inches long, with three-part seat and back, large arm chair
and rocker. Choice of leather, tapestry or panne covering.
89.50, regular $119.50.
Jacobean Oak Dining Room Furniture
The suite is built entirely of quartered oak and finished
in a rich Jacobean color.
Buffet is 54 inches long and has five drawers. 32.50,
regular $45.00.
China Cabinet is 44 inches long. 29.50, regular $39.50.
$erving Table is 36 inches long. 15.98, regular $22.50.
Kxtension Table is 48 inches and extends 6 feet. 21.50,
regular $29.50.
Chairs to match the above pieces at 4.50, regular $5.50.
Arm Chair 7.50, regular $8.50.
Adam Mahogany Dining Room Furniture
Buffet is 60 inches long and 33 inches deep. 54.50, reg
ular 872.50.
The buffet may be had in 54-inch length at 45.00, regu
lar $65.00.
The china cabinet to match either buffet is 34 inches
high and 44 inches wide; has bent glass in door. 39.50, reg
ular $52.00.
Serving Table is 38 inches long. 21.50, regular $38.00.
Chairs to match, 6.50, regular $7.50.
Arm Chair, 11.00, regular $12.50.
Circassian Walnut Bed Room Pieces
These pieces are reproductions of the Louis XVI. period.
Dresser is 43 inches long, has dustproof bottom; the French
plate mirror measures 28x30 inches. There are two small
and two long drawers. 27.50, regular $37.50.
Chiffonier matches dresser perfectly. Is 33 inches
long, has 18x20 inch mirror and six drawers. 27.50, regu
lar $37.50.
Diessing Table is 36 inches long and is fitted with trip
licate mirror and two drawers. 19.98, regular $27.50.
Bedsteads to match above pieces. 27.50, regular $35.00.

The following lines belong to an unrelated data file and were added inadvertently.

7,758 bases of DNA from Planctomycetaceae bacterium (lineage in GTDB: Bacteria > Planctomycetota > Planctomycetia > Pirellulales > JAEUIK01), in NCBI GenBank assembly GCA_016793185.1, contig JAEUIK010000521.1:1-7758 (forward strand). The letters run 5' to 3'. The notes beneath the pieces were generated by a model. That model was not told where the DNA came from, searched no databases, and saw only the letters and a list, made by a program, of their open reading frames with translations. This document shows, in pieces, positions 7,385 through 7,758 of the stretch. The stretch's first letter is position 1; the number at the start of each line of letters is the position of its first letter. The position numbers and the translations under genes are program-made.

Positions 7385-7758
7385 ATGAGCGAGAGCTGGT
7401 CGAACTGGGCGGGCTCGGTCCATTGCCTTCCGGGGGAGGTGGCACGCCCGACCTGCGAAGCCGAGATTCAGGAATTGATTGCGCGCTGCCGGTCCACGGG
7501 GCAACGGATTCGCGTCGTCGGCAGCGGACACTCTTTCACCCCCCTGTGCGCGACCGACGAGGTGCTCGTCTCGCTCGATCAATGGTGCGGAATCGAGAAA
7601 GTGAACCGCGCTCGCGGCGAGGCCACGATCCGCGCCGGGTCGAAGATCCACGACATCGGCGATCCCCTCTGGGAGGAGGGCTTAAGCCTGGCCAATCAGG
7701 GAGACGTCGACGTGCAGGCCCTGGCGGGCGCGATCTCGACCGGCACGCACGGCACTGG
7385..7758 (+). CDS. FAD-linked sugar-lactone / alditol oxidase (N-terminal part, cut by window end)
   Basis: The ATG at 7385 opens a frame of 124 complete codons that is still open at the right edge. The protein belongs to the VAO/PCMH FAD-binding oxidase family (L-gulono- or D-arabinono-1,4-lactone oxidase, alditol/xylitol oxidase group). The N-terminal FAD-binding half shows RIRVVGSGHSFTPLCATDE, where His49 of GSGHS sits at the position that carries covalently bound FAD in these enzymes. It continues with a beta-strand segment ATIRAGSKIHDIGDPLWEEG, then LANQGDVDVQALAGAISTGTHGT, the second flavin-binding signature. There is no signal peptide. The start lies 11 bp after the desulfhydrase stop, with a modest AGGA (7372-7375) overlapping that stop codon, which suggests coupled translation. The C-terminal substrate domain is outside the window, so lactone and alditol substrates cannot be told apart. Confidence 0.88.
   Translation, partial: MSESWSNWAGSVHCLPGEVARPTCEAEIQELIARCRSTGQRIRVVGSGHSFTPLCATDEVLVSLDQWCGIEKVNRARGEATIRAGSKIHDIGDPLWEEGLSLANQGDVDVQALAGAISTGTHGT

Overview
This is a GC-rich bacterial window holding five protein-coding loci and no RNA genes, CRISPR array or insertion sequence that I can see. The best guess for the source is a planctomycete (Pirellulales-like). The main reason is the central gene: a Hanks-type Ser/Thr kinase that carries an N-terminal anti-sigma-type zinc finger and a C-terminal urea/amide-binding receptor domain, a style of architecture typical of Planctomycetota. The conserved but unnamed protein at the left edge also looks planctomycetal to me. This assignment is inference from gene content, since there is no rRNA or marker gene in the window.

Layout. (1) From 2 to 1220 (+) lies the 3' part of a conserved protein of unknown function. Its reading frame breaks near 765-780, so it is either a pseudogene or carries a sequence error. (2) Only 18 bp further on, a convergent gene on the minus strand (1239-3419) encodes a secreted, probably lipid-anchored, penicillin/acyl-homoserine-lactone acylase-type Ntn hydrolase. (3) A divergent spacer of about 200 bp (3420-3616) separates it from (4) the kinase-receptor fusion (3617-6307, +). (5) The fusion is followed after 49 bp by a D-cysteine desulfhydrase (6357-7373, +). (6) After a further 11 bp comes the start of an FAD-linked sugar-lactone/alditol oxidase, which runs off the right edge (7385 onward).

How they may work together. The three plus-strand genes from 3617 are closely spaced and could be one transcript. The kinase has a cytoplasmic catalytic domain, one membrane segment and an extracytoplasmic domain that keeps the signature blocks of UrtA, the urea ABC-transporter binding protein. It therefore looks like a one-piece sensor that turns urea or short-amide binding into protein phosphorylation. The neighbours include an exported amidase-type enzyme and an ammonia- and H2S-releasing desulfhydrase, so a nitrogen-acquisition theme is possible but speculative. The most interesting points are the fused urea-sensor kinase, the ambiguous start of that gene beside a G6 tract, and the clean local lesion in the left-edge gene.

Mission Furniture, H to H Off
This furniture is the product of the Stickley shops. It is handsomely constructed under the personal
supervision of Charles Stickley. It is built in the modern mission style, so simple in design, so massively put
together, and so lasting in service. Spanish leather is used for upholstery.
Settees with Automobile
Spring Seats—All Lengths
32.00 Fumed Oak Settee—sale
price ... rt.21.30
37.50 Fumed Oak Settee—sale
price .25.00
60.00 Fumed Oak Settee—sale
price .40.00
90.00 Fumed Oak Settee—sale
price .60.00
110.00 Fumed Oak Settee—sale
With Reversible Cushions
20.00 Chair or Rocker.13.50
35.00 Chair or Rocker.17.50
30.00 Chair or Rocker.20.00
35.00 Chair or Rocker...'..23.50
41.50 Chair or Rocker.27.50
These Morris Chairs
Heavy frames, with automobile
spring cushion seats and reversible
cushion back.
32.00 Morris Chair—sale price.. .21.30
35.00 Morris Chair—sale price.. .23.50
37.50 Morris Chair—sale price.. .25.00
42.50 Morris Chair—sale price.. .28.50
Fumed Oak Tables
5.00 Table—reduced to.3.50
6.00 Table—reduced to.'... 4.00
10.50 Table—reduced to. 7.00
18.00 Table—reduced to.12.00
24.00 Table—reduced to.16.00
30.00 Table—reduced to.20.00
37.50 Table—reduced to.27.50
Chairs and Rockers with
Automobile Spring
Cushion Seats
10.50 Chair or Rocker. fi.98
12.50 Chair or Rocker. 8.50
13.00 Chair or Rocker. 8.73
19.50 Chair or Rocker. 9.75
16.50 Chair or Rocker.10.50
21.50 Chair or Rocker.10.75
16.50 Chair or Rocker.11.00
17.50 Chair or Rocker.11.75
19.50 Chair or Rocker. 13 00
2*-50 Chair or Rocker.14.50
26.50 Chair or Rocker.17.50
touches with Spring Seats
52.00 Comfortable Couch—sale
Price . n- nft
65.00 Comfortable Couch—sale
Price . jo -n
SeePages 12 or.
and 18 tor other
Bamberger Ad- aDnd 78 Mother
vertisements. Bamberger Ad